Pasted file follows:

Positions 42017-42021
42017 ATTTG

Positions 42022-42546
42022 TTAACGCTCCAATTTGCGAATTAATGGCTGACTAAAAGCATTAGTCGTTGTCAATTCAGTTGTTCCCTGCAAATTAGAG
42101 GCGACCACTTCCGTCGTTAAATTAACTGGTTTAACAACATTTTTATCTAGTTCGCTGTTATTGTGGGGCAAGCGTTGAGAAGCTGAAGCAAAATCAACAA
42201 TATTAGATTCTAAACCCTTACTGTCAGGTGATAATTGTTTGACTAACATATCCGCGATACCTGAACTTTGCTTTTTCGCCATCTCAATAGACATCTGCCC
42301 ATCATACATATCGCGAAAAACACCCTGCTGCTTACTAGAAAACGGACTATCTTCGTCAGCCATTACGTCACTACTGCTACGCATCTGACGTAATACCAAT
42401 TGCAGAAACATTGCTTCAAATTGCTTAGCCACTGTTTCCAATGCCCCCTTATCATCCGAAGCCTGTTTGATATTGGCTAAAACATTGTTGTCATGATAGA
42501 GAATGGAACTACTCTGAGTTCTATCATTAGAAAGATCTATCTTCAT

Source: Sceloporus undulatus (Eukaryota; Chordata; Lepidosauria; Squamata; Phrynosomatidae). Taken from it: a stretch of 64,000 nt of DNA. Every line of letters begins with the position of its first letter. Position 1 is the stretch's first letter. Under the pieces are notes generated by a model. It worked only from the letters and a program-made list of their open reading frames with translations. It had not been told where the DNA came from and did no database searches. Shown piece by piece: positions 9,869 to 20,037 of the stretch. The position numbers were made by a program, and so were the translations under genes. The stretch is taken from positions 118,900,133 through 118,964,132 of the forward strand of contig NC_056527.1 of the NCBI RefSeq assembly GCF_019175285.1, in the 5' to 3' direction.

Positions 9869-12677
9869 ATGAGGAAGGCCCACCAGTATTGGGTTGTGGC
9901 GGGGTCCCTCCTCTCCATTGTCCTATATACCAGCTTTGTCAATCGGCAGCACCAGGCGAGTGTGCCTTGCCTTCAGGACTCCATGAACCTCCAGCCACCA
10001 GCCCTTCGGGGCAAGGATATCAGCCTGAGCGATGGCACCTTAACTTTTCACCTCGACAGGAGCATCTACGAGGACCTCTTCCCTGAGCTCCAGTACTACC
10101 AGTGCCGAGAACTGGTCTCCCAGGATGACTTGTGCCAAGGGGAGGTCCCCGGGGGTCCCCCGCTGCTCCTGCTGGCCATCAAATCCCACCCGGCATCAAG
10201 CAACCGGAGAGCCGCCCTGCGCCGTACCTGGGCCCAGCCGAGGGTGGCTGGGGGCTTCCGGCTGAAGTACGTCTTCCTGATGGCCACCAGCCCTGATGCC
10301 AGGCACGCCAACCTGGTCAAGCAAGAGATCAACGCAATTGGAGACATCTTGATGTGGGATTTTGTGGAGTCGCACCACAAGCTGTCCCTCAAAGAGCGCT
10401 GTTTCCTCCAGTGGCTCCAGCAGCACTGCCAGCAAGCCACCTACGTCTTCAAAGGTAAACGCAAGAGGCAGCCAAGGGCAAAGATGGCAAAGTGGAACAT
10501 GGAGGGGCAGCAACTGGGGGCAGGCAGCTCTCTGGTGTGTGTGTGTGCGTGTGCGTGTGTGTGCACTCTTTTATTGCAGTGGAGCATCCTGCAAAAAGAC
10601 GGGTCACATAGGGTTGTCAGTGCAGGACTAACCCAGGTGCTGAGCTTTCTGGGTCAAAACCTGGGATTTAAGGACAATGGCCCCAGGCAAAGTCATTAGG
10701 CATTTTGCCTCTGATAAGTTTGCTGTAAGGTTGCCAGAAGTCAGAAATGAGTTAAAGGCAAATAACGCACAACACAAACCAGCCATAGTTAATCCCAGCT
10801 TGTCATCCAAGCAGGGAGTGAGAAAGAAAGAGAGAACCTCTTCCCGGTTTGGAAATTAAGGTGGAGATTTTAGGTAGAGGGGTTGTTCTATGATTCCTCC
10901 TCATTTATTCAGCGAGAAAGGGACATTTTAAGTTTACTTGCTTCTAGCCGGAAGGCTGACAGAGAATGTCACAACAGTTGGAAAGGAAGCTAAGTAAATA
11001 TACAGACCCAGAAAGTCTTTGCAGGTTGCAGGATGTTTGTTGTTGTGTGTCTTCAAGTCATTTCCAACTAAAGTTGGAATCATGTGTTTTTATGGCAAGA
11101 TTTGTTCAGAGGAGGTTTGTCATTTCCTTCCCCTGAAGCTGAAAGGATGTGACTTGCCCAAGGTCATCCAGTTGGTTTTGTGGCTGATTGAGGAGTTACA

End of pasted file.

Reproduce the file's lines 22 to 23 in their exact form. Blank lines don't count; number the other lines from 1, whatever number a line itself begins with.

10801 TGTCATCCAAGCAGGGAGTGAGAAAGAAAGAGAGAACCTCTTCCCGGTTTGGAAATTAAGGTGGAGATTTTAGGTAGAGGGGTTGTTCTATGATTCCTCC
10901 TCATTTATTCAGCGAGAAAGGGACATTTTAAGTTTACTTGCTTCTAGCCGGAAGGCTGACAGAGAATGTCACAACAGTTGGAAAGGAAGCTAAGTAAATA